Screenplay? (“Don’t Say a Word,” “True Crime) New media? ( the horror app “Haunting Melissa”) Genre novel? (“Werewolf Cop“) Political op-ed? (Klavan on the Culture) Young adult novel? (the “Homelanders” series).
HiT reached out to Klavan about his newest release, the third chapter in his young adult series “MindWar.” Game Over (The MindWar Trilogy)” finds the franchise’s reluctant hero, Rick, in a final match against the digital terrorist known as Kurodar.
Andrew Klavan: No, not at all really. Whatever character you’re writing, you have to put yourself into his or her mindset. The biggest stretch is probably across the sexes, writing as a woman if you’re a man or vice versa, but writing as a younger person isn’t much of a stretch at all. I’ve actually been younger, hard as it may be to believe, and I can capture that pretty easily as I work.
HiT: When you’re writing a series like “MindWar” there’s always the chance reader feedback will reach you before you create the final installment. Do you block that out and stick to your instincts, or does it gently shape the characters and events in the later chapters?
Klavan: Great question. I can’t remember a time I ever changed course because of a reader’s suggestion, but I’m not strictly against it. I’d do it if the suggestion was powerful enough.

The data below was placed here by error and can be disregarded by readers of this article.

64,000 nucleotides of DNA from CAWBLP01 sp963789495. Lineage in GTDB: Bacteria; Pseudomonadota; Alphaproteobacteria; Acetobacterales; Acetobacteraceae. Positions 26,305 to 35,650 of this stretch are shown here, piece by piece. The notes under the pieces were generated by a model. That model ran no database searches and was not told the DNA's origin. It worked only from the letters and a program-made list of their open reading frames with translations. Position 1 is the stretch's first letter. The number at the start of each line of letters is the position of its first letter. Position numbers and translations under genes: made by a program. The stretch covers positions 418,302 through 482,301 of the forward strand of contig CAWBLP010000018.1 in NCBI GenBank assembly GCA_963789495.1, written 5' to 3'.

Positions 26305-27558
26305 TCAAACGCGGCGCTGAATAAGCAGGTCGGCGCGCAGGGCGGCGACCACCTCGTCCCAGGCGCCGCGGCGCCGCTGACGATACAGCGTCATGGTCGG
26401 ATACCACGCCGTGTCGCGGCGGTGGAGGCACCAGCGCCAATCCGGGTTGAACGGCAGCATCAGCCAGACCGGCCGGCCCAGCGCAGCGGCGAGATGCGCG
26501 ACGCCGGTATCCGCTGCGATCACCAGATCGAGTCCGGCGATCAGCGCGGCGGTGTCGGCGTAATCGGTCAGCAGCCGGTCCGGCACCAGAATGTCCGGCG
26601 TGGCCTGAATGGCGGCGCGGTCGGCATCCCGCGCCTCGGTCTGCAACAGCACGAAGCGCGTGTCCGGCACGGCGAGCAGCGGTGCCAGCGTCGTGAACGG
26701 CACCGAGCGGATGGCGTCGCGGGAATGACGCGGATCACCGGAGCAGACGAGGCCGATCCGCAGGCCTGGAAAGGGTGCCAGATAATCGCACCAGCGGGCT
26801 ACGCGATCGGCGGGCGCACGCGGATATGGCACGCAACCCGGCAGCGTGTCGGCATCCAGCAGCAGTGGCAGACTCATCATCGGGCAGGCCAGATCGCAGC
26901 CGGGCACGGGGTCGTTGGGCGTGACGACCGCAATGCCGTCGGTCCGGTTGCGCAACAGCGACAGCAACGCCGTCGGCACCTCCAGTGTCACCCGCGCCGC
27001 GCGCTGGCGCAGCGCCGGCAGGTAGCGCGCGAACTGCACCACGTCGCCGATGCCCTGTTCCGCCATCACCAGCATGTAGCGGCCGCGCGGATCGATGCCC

HiT: We’re living in the age of the anti-hero, but the early feedback on “Game Over” finds readers applauding Rick’s conviction and faith. Is that a reaction to modern culture, or simply where you thought his character should go?
Klavan: I’ve written so many anti-heroes. When I look at the corrupt cops and mobsters on TV now, I’m, like, “Dude, I was writing those characters 10 and 15 years ago, and they’re just catching up. I’ve kind of moved on from that and have been trying to rediscover the essence of decency and goodness, what those look like in the modern world and in the fallen world.
HiT: Why do you think anti-heroes are so in vogue?
Klavan: At first, I think it was because they were different. Now I think it’s because they’re the same. What I mean is: artists always want to try new things, new perspectives, and after years of square jawed heroes and heroines, it seemed original and realistic to focus on people with more flaws and peccadilloes. Then, when that worked commercially, the powers-that-be wanted more and more of it. And now, for me, it’s getting a bit old. Listen, my characters are always going to be flawed because people are always flawed, but lately I have been working with more characters who have a moral code and strive to stick to it.
HiT: We often hear about teens who retreat into video games in a socially unacceptable way. Rick’s embrace of technology comes after a crippling accident, and he uses it for heroic purposes. Does the duality of high tech intrigue you as a storyteller?